A college promoting the spirit of welcome and inclusion
Food! Where we excel at cultural tolerance
Exposure to the culinary delights of many cultures
As a society, we have become not only very intolerant, but even appreciative of other cultures cuisine. This is very beneficial, as every culture can contribute some amazing dishes, in many cases both healthy and exquisite, thereby providing us all with a tremendous variety, that would not otherwise have been possible. This integration of culinary varieties did not happen overnight, nor did everyone immediately view that as a great benefit. It has taken years of gradual exposure, to get us where we are now.
Our cities and towns tell the tale
All we have to do is walk down the street in the commercial section of any city in Canada, and we will see restaurants serving dishes that originates from various cultures. That is not a strange site. Many of us, (if not most) take advantage of such a large selection regularly. Many have even learned to cook dishes that were not native to them. And all this has happened because we have had exposure to these many culinary delights, and we have learned to accept and enjoy this, even take it for granted.
If we were similarly exposed to each others belief systems, and got to know a little bit of what is 'in the heart' of others, I believe it would create understanding and acceptance. It does not mean that anyone should consider changing their faith, but simply gain understanding and acceptance of one another.
Different but both delicious
School Is Meant for Getting Children Ready to Function in Society
Teachers are already teaching zero tolerance to violence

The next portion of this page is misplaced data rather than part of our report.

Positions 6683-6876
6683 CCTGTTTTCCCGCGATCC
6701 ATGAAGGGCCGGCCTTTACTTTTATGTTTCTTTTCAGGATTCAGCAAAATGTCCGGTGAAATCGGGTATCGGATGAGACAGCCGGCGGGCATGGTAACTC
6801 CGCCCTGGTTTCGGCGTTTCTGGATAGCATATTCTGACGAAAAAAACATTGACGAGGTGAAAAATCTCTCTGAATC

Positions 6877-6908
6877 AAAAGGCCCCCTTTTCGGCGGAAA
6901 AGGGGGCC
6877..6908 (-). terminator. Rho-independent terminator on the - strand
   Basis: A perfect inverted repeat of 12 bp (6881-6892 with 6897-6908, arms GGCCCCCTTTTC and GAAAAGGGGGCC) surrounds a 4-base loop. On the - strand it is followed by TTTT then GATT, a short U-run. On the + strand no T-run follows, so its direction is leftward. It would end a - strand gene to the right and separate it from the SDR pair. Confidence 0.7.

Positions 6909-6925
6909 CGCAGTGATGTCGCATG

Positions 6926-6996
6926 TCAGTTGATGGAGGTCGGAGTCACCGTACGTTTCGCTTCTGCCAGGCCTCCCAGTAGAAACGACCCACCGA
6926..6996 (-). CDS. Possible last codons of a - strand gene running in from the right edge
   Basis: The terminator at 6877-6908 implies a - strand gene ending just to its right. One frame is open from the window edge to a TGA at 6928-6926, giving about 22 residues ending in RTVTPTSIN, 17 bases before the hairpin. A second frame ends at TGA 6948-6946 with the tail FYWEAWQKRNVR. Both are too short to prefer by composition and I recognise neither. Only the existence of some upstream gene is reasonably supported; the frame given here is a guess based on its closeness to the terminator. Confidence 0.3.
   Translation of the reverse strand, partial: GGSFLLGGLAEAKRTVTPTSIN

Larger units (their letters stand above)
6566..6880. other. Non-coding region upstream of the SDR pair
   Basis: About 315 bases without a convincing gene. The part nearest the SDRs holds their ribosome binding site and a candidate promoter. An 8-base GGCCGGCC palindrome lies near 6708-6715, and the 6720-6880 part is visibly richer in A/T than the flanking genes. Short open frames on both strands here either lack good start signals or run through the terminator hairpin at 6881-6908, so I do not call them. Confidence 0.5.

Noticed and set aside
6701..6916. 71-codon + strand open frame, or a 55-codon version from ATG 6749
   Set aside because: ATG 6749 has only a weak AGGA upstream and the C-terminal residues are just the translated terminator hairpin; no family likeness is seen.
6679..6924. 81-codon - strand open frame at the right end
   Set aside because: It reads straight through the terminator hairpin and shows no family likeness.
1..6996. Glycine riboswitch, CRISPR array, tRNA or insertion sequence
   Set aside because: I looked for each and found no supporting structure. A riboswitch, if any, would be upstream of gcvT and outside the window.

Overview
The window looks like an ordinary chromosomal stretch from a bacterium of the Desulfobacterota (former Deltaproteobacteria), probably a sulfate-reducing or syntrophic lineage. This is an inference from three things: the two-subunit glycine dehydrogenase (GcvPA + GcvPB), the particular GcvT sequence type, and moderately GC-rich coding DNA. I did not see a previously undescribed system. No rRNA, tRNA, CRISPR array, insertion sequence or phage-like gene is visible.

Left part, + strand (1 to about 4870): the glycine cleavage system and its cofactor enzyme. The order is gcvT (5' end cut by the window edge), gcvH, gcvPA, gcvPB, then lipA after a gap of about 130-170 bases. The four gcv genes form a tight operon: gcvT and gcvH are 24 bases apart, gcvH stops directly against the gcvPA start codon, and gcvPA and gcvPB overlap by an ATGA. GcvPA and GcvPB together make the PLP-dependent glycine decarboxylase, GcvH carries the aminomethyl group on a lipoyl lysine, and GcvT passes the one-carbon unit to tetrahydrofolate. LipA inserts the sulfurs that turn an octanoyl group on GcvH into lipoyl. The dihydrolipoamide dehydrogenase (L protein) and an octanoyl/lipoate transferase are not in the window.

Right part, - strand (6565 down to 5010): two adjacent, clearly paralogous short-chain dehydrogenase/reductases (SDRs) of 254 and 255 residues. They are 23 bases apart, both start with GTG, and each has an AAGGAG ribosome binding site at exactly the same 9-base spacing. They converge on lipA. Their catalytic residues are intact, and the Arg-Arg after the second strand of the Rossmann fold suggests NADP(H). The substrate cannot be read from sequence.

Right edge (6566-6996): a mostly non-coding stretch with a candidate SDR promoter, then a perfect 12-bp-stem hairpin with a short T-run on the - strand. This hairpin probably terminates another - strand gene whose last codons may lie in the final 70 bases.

Because so much of the waking time of school aged children is spent in school, I believe that it is imperative to include certain guidelines for acceptable social behavior. For example, we have already adopted the zero tolerance to violence in the school, but would in not be helpful to foster acceptance and respect for each other at an early age, by not hiding our diversity, but rather bringing it out in the open. I don't see it taking a significant amount of time out of the day to incorporate morning prayer or reflection at assembly for all, and I believe it would go a long way to help make every child feel accepted and at home in a place where they spend so many hours of their young and impressionable lives. That in turn should help create added constructive interaction among children of various backgrounds, and bring about a healthy attitude in individuals who may be struggling to understanding each other.
It could be argued that the children should be taught these things at home, but the fact is, that it is generally when they are at school, that the children are exposed to the biggest cultural variety, so it would follow that school would be the natural and most effective place to teach tolerance. Religious or otherwise.
Beautiful multicultural event in Cleveland USA
The political side of cultural issues
What are the guidelines that schoolboards use, to arrive at decisions regarding cultural issues.
I am not very familiar with those, but I am sure they are complex and varied, and their decision may be justified given the information they were considering. Finding a simple 'fix' for cultural issues is a rarity to say the least. History has taught us that.
However, I just feel that 'hiding' our differences is not a solution in a multicultural society. In fact, I see it as counterproductive. It seems like we are taking the easy way out, but I think we will pay for it in the long run. These thoughts are of course just my opinion, and I am curious to learn the opinion of any person living in Canada, no matter what the cultural background is. The more varied the backgrounds of the comment sources, the better. We are after all multicultural, and proud of it. It is however up to all of us, regardless of our background cultures to be be tolerant with each other. Multiculturalism is a combined effort of each and everyone living in Canada, and a responsibility we should be taking seriously. If we do, we have a good chance to get rid of the bad experiences people have at school, workforce or other places we share.
Experiences and opinions (and there are many more)
- Faith in Public Schools: How Does Praying in School Hurt Children? | Educhatter's Blog
Kids are praying in Toronto's public schools. It's not a school board concern, however, because the students are not Christians. And on July 8,2011, the Toronto District School Board issued an official statement that the Muslim students attending Val